Why Does Mathematics Interpret Reality?In the latest issue of Communications of the Blyth Institute, Gordon Mullings presents his account of why mathematics and physics are connected
The amazing applicability of mathematics to the real world has caused many mathematicians, philosophers, and physicists to pause throughout history. How can something as abstract and ideal as mathematics apply to the real world?
In 1960, Nobel physicist Eugene Wigner (1902-1995) (right) wrote an essay, “The Unreasonable Effectiveness of Mathematics in the Natural Sciences.” It meanders widely through a multitude of observations. But he touches on several essential, surprising observations about the relationship between physics and mathematics:
1. That humans can engage in the process of mathematics and develop extensive mathematical ideas which are free from contradiction
2. That the same mathematics applies to physical theories
3. That the human mind can extract mathematical relationships from such a small sampling of data which correctly model the data
4. That when the same mathematics tells us something we did not expect about physics, we can often run an experiment and find that the mathematics was correct in its description of the physics
Observations 1 & 3 are actually more about the surprising abilities of humans than about mathematics. In fact, 1 & 3 are major reasons why most contributors to Mind Matters News do not consider humans to be mere machines. It’s not that humans are quantitatively better than machines (they often outperform us on specific tasks), but rather that we are qualitatively different from machines (there is an entire set of tasks that humans can do that machines are incapable of performing).
Observations 2 & 4 are about the relationship between mathematics and reality. It is best expressed by the conclusion of Wigner’s essay, which states, “The miracle of the appropriateness of the language of mathematics for the formulation of the laws of physics is a wonderful gift which we neither understand nor deserve. We should be grateful for it and hope that it will remain valid in future research and that it will extend, for better or for worse, to our pleasure, even though perhaps also to our bafflement, to wide branches of learning.”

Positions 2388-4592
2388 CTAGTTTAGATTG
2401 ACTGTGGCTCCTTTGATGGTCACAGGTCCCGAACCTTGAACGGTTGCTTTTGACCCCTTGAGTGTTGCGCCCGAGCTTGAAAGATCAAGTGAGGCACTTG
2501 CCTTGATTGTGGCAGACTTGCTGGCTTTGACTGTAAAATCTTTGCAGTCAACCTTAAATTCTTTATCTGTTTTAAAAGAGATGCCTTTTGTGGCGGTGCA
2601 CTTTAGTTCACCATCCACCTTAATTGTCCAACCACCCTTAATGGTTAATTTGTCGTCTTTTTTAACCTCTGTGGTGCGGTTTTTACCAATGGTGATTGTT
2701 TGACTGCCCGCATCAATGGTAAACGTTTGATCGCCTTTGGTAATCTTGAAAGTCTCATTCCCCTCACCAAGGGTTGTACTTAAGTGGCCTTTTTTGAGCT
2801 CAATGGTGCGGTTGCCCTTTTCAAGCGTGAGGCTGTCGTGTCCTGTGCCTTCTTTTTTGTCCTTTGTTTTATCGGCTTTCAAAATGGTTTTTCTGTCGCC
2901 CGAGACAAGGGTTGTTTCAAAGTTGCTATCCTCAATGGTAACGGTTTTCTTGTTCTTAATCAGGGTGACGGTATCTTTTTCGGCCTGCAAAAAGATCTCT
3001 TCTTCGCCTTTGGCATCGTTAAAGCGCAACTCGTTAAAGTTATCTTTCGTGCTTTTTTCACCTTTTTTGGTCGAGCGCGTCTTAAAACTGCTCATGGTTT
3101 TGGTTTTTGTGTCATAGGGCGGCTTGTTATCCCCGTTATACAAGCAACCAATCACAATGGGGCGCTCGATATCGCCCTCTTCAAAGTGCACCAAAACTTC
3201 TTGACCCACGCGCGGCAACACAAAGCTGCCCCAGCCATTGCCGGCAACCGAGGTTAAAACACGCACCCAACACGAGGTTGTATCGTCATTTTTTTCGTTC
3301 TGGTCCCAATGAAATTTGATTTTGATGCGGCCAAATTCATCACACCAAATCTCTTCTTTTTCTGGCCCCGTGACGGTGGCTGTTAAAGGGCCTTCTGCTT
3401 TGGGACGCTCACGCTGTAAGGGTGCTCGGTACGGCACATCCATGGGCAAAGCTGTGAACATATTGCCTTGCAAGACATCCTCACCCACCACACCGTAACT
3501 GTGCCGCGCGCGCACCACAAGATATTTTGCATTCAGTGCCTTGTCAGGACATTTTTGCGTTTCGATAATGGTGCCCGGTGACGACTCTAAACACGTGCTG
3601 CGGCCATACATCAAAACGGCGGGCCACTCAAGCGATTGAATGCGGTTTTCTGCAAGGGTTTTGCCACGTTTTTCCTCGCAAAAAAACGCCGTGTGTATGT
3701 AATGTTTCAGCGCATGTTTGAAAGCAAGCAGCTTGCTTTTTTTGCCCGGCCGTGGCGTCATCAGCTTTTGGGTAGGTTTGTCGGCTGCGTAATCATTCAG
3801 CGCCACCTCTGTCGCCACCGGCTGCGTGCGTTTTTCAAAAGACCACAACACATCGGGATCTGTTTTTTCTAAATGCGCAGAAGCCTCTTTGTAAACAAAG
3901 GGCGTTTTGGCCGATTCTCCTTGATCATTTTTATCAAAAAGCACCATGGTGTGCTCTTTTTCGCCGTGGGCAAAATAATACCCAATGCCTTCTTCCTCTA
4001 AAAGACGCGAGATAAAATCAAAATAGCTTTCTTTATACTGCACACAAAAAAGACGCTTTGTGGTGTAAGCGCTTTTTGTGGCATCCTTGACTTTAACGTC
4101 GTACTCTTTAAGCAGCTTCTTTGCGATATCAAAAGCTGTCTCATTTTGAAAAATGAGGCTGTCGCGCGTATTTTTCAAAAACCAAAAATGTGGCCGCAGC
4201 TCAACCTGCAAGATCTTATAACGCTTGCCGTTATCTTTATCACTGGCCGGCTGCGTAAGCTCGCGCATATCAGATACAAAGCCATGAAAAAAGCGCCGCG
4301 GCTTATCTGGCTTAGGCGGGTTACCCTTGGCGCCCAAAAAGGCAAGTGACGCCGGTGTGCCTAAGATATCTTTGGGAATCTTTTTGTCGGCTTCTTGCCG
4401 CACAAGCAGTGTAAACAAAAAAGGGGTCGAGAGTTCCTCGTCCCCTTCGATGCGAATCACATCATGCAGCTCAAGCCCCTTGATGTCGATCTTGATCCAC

In the latest issue of Communications of the Blyth Institute, Gordon Mullings presents his account of why that connection exists:
Abstract: The Nobel Prize winning Physicist, Eugene Wigner, famously posed a powerful challenge (1960) by asking why is mathematics so effective, especially in the physical sciences. It is possible that the reason for the effectiveness of mathematics is not because mathematics is in any way causative, but instead because mathematics studies the structure of logical possibility and constraint. When plugged into a possible world, mathematics gives us the tools to analyze the logically possible outcomes. Therefore, when a possible world that is expressed mathematically sufficiently aligns with reality, mathematics becomes effective at expressing relationships and outcomes.
According to Mullings, the reason for the association between mathematics and physics is not that the mathematics is causative but rather that mathematics studies the logical structure of possibility and constraint. As a result, if the mathematics successfully captures the possibilities and constraints in the real world, it will provide a tool for further analysis of potential possibilities.
Additionally, Mullings shows how the principles of mathematics spring automatically if the philosophy of being is used. He demonstrates that the very fact of a distinction between two possible worlds opens up the necessary toolkit for all of mathematics. Because of this, the deep connection between mathematics and physical reality should not be surprising, though it is indeed a gift for which we should be thankful.
Even more impressive is the ability of the human mind to understand these connections. For any given set of data, there is an infinite number of possible explanations. The fact that humans can reliably choose explanations whose descriptive power extends indefinitely through more and more observations is truly amazing.
Also, introducing another article from the current issue of Communications: Are divergent series really an “invention of the devil”? The real villain in the piece is horrendously non-specific concepts of infinity. But that can be fixed. It turns out that hyperreal numbers (i.e., infinities that obey algebraic rules) resolve many of the paradoxes that previously plagued conceptions of divergent series. It is now possible to assign specific values to them. (Jonathan Bartlett)